r in the church of Padua's own sweet Saint Anthony; and so forth; and then in the afternoon take the tram for Fusina. This approach is not so attractive as that from Chioggia, but it is more quiet and fitting than the rush over the viaduct in the train. One is behaving with more propriety than that, for one is doing what, until a few poor decades ago of scientific fuss, every visitor travelling to Venice had to do: one is embarked on the most romantic of voyages: one is crossing the sea to its Queen.
This way one enters Venice by her mercantile shipping gate, where there are chimneys and factories and a vast system of electric wires. Not that the scene is not beautiful; Venice can no more fail to be beautiful, whatever she does, than a Persian kitten can; yet it does not compare with the Chioggia adventure, which not only is perfect visually, but, though brief, is long enough to create a mood of repose for the anticipatory traveller such as Venice deserves.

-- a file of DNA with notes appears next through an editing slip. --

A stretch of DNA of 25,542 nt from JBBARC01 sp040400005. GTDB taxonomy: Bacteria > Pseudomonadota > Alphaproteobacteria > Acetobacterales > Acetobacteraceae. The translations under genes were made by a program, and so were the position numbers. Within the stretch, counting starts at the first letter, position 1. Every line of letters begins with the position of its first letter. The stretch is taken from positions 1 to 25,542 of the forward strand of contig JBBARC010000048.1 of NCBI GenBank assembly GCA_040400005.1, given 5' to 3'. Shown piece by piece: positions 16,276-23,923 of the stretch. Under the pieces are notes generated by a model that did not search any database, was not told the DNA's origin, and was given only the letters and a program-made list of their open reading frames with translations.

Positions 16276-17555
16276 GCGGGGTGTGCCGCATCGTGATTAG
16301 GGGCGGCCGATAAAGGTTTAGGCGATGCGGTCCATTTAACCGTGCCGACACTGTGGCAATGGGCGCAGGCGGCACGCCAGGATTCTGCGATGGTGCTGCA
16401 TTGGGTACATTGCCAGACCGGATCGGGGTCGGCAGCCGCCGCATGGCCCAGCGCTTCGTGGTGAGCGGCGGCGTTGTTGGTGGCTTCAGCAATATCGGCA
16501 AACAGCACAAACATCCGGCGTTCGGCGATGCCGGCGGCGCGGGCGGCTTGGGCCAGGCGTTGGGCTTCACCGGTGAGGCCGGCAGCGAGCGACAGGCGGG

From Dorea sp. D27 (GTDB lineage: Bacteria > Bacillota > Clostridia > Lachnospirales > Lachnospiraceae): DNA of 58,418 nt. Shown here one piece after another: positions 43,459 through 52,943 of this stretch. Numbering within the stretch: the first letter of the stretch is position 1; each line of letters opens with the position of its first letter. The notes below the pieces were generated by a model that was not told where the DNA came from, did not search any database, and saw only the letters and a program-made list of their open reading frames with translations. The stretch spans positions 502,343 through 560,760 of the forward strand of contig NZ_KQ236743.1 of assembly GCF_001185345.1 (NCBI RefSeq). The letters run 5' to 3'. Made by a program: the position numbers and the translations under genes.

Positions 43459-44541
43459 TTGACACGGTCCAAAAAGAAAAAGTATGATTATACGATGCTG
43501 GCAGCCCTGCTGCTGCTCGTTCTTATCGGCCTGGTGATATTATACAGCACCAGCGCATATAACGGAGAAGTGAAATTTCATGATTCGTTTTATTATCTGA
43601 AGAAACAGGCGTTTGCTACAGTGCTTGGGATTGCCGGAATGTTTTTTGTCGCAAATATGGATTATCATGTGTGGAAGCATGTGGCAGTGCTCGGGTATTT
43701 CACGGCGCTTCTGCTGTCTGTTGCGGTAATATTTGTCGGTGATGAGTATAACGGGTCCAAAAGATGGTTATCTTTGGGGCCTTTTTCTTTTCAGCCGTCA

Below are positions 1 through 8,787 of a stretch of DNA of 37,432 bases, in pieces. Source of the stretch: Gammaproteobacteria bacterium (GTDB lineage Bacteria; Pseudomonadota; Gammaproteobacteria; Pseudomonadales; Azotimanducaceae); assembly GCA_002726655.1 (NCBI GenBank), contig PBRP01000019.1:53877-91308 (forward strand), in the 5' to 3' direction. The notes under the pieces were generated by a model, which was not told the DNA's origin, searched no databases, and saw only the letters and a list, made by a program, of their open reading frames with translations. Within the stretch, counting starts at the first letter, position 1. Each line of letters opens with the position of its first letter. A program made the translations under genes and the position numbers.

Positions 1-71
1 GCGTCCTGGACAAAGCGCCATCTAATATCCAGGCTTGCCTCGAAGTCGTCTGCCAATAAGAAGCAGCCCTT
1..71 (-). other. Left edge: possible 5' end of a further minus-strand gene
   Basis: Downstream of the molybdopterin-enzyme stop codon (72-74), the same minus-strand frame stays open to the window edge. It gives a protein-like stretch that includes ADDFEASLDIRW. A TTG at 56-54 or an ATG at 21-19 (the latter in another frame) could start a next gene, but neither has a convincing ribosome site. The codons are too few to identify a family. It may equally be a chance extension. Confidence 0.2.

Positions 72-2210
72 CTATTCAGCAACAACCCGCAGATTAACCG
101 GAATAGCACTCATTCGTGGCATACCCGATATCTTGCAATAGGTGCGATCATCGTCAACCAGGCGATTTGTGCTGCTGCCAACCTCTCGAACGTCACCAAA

On the other hand, it must not be forgotten th
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